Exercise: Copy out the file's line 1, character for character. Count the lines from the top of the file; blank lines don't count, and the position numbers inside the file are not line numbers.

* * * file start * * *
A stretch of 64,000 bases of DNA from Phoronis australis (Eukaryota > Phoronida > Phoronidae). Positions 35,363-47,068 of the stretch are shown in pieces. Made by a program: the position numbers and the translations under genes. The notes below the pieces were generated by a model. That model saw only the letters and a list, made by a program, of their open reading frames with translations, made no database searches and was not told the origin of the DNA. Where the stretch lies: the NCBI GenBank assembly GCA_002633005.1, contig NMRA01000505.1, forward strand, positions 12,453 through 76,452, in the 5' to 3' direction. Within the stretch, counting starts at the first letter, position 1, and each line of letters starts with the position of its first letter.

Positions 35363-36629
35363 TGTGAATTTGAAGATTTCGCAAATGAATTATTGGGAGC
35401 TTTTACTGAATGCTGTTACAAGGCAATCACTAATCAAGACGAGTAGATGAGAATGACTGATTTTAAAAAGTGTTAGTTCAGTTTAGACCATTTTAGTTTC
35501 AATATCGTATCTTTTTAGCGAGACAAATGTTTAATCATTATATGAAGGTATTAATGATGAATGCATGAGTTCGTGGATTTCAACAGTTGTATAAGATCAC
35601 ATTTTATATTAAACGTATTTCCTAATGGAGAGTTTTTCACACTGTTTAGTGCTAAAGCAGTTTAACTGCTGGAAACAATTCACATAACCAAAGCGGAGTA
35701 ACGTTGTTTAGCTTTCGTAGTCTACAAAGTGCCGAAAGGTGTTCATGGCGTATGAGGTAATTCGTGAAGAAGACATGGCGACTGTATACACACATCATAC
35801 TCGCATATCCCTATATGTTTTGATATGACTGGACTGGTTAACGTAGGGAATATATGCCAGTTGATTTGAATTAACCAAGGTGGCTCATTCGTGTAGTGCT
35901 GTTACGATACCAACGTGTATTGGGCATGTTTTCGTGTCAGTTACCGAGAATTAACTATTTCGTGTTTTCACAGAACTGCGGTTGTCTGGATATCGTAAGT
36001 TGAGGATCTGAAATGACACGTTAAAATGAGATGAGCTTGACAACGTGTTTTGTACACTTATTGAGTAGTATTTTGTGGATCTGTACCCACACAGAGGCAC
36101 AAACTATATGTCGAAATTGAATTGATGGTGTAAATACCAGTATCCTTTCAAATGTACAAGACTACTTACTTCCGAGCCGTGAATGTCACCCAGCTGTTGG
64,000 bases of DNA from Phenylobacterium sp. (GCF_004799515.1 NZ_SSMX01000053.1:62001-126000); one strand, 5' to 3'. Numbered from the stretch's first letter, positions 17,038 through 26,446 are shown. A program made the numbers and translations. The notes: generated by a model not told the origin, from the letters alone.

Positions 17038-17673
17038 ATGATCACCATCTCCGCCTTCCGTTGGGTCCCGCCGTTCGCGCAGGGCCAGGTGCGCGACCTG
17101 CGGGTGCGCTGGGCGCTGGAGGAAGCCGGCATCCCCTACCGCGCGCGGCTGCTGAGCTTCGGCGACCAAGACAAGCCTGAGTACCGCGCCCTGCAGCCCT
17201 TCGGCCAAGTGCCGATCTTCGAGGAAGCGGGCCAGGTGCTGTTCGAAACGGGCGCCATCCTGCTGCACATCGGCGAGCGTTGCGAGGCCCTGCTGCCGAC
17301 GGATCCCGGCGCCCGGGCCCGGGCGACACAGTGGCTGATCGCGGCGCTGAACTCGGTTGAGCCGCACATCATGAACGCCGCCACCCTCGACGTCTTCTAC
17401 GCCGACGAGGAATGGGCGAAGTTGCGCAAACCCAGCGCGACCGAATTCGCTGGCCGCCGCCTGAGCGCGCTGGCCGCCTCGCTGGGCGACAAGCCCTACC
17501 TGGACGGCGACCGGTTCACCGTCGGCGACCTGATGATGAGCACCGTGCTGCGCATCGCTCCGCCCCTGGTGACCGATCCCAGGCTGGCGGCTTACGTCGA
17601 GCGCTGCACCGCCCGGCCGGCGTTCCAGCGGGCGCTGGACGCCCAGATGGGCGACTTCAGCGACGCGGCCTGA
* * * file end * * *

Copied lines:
A stretch of 64,000 bases of DNA from Phoronis australis (Eukaryota > Phoronida > Phoronidae). Positions 35,363-47,068 of the stretch are shown in pieces. Made by a program: the position numbers and the translations under genes. The notes below the pieces were generated by a model. That model saw only the letters and a list, made by a program, of their open reading frames with translations, made no database searches and was not told the origin of the DNA. Where the stretch lies: the NCBI GenBank assembly GCA_002633005.1, contig NMRA01000505.1, forward strand, positions 12,453 through 76,452, in the 5' to 3' direction. Within the stretch, counting starts at the first letter, position 1, and each line of letters starts with the position of its first letter.